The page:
Notes on contributors xv involved in research on older women's retirement planning and is currently working with companies on a pension education project. Jane Falkingham is Co-Director of the ESRC Research Group Simulating Social Policy in an Ageing Society (SAGE) and Reader in Social Policy and Population Studies at the London School of Economics. Her main research interest is distributional issues in state welfare provision and the implications of demographic change. She has extensive experience in applying computer simulation techniques. Jay Ginn is employed on an ESRC Research Fellowship in the Sociology Department of the University of Surrey and is a co-director of the Centre for Research on Ageing and Gender. She has published widely on gender differences in the economic and health resources of older people. With Sara Arber, she co-authored Gender and Later Life (1991) and co-edited Connecting Gender and Ageing (Open University Press 1995). Brian Gran is an assistant professor of Sociology and Faculty Associate of the Center for Health Services Management and Research, the University of Kentucky. He earned a law degree from Indiana University (Bloomington) and a doctorate in Sociology from Northwestern University. He has received research funding from the National Science Foundation, the Ford Foundation, and the Canadian Embassy. He was a Robert Wood Johnson Foundation Scholar in Health Policy Research at Yale University prior to joining the faculty of the University of Kentucky. He has published in the areas of the sociology of law, comparative social policy, and methodology. Gran's current research focuses on comparative social policy as it is formed in the intersection of the public and private sectors. Angela O'Rand is Professor of Sociology at Duke University and is affiliated with the Center for Demographic Studies and the Center for the Study of Aging and Human Development as a Senior Fellow. Her research interests focus on how workplace organization, reflected in employee compensation and benefit systems, stratifies the labour force over time. Kay Peggs lectures on Sociology at Portsmouth University. As part of her PhD study at Surrey University, she conducted qualitative research into women's attitudes to their pension arrangements. Katherine Rake is Co-Director of the ESRC Research Group Simulating Social Policy in an Ageing Society (SAGE) lecturer in Social Policy in the Department of Social Policy, London School of Economics. Her research and publications fall in the fields of pensions; gender and income inequality; the dynamics of old age and European welfare states. She was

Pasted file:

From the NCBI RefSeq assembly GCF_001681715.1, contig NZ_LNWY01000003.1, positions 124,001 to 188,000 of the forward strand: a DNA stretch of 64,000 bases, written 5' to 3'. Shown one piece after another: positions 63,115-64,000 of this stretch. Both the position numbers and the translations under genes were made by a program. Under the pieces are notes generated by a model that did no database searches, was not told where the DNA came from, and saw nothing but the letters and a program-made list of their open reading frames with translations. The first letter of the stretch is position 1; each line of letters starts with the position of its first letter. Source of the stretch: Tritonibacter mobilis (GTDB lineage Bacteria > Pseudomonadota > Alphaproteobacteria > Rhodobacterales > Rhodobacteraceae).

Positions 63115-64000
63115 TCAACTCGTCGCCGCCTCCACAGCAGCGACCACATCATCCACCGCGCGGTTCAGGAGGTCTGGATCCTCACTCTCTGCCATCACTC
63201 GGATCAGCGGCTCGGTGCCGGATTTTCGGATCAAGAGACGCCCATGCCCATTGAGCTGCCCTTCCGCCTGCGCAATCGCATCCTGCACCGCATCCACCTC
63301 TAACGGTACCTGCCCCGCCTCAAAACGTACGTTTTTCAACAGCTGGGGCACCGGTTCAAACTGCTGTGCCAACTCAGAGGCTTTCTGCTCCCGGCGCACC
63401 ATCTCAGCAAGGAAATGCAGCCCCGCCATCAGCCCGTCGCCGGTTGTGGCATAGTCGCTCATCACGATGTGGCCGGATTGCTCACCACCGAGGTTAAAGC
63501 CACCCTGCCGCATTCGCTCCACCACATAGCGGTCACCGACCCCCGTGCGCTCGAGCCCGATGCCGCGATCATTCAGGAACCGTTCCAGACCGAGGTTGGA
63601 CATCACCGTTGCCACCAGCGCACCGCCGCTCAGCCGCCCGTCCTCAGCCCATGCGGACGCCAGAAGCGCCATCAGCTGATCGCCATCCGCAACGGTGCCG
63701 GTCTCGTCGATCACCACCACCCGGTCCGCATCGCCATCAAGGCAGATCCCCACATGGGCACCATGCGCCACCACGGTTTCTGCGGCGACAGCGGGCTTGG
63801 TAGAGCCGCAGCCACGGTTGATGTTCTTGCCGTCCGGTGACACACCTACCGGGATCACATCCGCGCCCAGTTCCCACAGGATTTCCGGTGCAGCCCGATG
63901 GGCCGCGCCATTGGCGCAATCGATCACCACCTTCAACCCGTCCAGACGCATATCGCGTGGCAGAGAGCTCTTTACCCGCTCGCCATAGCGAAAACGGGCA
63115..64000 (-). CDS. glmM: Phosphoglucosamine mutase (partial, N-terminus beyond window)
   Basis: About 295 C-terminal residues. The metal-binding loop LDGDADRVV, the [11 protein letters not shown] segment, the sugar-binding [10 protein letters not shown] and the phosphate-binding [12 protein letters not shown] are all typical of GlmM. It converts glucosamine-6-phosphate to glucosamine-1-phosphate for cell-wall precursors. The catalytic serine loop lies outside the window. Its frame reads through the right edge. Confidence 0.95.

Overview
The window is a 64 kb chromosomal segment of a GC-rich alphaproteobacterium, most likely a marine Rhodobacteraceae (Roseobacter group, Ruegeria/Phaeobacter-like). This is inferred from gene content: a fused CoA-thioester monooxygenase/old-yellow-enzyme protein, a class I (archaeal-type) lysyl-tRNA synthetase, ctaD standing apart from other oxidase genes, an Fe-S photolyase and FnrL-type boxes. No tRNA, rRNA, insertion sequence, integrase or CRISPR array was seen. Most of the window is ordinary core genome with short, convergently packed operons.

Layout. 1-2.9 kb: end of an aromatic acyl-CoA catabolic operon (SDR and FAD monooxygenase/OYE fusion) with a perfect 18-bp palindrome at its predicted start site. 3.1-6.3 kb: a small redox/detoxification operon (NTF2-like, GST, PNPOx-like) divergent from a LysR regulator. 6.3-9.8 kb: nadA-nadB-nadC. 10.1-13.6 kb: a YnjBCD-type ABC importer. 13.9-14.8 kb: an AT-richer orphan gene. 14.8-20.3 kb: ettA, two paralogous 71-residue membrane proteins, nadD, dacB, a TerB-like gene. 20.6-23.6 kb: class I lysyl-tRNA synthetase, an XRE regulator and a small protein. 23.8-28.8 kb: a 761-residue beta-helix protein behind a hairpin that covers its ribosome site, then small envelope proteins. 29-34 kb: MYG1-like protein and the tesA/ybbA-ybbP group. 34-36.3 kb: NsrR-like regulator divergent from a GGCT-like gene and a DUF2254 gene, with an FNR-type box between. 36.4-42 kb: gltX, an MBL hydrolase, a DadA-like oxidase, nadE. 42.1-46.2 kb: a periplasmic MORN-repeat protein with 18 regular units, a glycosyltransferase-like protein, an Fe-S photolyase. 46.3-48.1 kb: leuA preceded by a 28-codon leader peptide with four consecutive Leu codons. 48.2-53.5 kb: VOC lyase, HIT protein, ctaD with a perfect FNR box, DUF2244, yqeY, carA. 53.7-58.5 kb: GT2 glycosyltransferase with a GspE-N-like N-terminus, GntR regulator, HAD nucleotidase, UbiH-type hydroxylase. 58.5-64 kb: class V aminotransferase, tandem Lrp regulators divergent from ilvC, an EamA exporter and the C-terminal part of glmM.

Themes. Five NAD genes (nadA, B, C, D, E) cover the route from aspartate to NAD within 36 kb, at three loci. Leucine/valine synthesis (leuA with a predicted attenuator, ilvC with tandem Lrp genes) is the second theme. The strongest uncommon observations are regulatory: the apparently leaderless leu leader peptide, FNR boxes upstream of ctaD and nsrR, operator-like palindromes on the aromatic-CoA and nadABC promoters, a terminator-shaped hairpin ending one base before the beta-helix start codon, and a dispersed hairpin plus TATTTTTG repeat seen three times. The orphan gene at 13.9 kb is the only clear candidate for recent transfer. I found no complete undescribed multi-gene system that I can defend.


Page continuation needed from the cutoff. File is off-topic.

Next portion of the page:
xvi Notes on contributors recently seconded to the Women's Unit, Cabinet Office to direct research on women's lifetime incomes. Sheila Shaver is Deputy Director of the Social Policy Research Centre at the University of New South Wales. She has published on issues of state welfare, including a book, Universality and Selectivity in Income Support: An Assessment of the Issues (1997), and States, Markets, Families: Gender, Liberalism and Social Policy in Australia, Canada, Great Britain and the US, (O'Connor, Orloff and Shaver, 1999). Susan St John is Senior Lecturer in Economics at Auckland University. She has published extensively in the area of pensions and the welfare state. She has served in a variety of appointments to the New Zealand government, including as consultant to the Royal Commission on Social Policy in 1987, to the multi-party talks on Superannuation in 1993, and to Statistics New Zealand on retirement income and savings issues. She has been a consultant to the OECD on private pensions, co-authoring the New Zealand Country Report (1991) and to the Institute of Fiscal Studies, London (1998) on the Comparative Pensions Project. She was the Deputy Chair of the Periodic Report Group in 1997 reviewing retirement incomes policies. Debra Street is a research scientist at the Pepper Institute on Aging and Public Policy at Florida State University in Tallahassee. She researches pension and health policy issues. She has articles published in several leading North American sociology journals, and is co-editor of Ageing for the Twenty-first Century (1996), a widely used social gerontology reader. Janet Wilmoth is an assistant professor of Sociology at Purdue University. Her research addresses issues related to (1) financial well-being in later life, focusing on the effect of marital history on economic status, (2) social support in later life, with an emphasis on living arrangements and intergenerational relations, and (3) health status among the older population.